Jeff Scott’s presentation at last week’s Oilseed Crop Production Workshops in Odessa and Colfax opened a lot of eyes to the opportunity canola farming presents to Eastern Washington farmers. His presentation, “Why I Grow Canola in Wheat Country,” hit home with the locals because Washington, too, is wheat country.
But Scott turned the wheat-only concept upside down by proclaiming: “If you’re not growing canola in rotation with wheat, you’re crazy.” Now, Scott knows a thing or two about canola farming. He’s been growing for eight years as an early adopter who introduced canola farming in the canola hotbed of … wait for it … Oklahoma.
Yep. Oklahoma, which just happens to be a much less desirable area to grow canola when compared to Eastern Washington. Yet it’s happening. More than 100,000 acres of canola were harvested last year in Oklahoma, a number that is growing annually. And wheat yields that follow canola are increasing by 20-40 percent.
If you didn’t get a chance to see Scott speak at the workshops, here’s what he says in part 3 of a recent YouTube video series:
(Canola) has made me such a better farmer. Not only for canola but for my wheat. Yields are going up. Profitability is going up. This is a crop that is truly the total package in a rotation with wheat that will make your total farm experience more profitable. … You gotta go where the money is, and this is a crop that has turned my operation around.”
(If you want to hear more about the benefits of growing canola in rotation with wheat, check out part 1 and part 2 of the video series, too.)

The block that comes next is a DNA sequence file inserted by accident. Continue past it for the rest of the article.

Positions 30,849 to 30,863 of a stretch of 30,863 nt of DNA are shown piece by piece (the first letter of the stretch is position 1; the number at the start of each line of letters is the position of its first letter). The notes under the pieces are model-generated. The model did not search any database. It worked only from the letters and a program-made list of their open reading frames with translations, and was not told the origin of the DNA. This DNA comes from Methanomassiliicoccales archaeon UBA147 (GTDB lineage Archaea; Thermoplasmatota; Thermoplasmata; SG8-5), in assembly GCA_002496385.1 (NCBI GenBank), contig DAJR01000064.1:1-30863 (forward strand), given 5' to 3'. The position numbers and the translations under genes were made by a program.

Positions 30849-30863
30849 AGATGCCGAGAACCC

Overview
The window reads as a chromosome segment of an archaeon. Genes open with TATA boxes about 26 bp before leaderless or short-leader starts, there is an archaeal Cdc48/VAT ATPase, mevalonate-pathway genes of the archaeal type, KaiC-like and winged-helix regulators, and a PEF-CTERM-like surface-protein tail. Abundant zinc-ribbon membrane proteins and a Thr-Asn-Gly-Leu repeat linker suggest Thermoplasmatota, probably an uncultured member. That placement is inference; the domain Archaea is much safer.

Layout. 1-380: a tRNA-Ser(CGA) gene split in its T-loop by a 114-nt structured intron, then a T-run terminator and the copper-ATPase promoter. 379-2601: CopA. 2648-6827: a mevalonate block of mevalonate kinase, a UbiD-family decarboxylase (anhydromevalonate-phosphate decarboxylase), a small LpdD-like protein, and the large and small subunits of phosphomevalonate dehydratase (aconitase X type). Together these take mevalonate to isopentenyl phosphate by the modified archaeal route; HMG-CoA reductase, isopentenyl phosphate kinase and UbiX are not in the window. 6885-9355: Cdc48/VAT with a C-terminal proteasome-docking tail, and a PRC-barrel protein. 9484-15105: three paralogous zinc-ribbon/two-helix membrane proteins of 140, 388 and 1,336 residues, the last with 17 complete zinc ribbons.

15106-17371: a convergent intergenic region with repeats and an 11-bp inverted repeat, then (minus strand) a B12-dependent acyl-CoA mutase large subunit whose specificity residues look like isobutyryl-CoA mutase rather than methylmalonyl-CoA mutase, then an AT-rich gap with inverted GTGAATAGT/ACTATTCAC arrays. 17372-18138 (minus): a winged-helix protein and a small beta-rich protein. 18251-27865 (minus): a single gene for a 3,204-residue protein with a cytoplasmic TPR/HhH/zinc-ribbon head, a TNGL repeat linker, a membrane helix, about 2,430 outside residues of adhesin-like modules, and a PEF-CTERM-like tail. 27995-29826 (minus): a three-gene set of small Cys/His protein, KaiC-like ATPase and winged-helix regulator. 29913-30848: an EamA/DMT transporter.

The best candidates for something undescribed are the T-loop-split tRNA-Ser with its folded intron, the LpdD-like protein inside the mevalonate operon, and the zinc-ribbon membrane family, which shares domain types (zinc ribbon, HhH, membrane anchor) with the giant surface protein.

During the workshops, Scott chatted with Carbon Cycle Crush (CCC) president Tim King and shared that “it’s almost impossible to think those who are growing wheat are not growing canola. It’s better for the farmer, the community and the land.” Washington farmers have been reluctant to grow canola because there hasn’t been a reliable buyer in the state. Now, with CCC operational, local farmers have an extremely interested buyer of locally harvested canola.
“There is a lot of erroneous info out there and we want farmers to have access to resources – resources like Jeff Scott – that will encourage them to grow canola,” says King. “Through our website, we’ll be sharing both the successes and failures so we don’t repeat the errors of the past. By providing education – the right education – we can help Washington farmers surpass the volume and success of our friends in Oklahoma.”
During the two events, local growers also shared canola success stories. Private grower Mike Stubbs, with farms in Dusty and Lacrosse, shared that he’s developed an exact planting process to grow bigger, healthier canola plants that yield more seed. While farmers have been led to believe that 6-10 pounds of seed per acre is the requirement, Stubbs is having great success planting 2.5 pounds of seed per acre and at a shallower depth. Lower cost, better yield. It’s information like this that gets King excited.
“Mike Stubbs’ story is essential for Washington farmers,” says King. “Mike said his soil is better and his wheat yields are up, too. One of the best locations for growing canola in the world – Washington – is not growing canola. This is a story that has to be told. And we’re ready to change the world.”
Was the crowd listening? You bet. One attendee was overheard saying to a friend, “It sounds like canola is the yellow brick road. Let’s start following it.”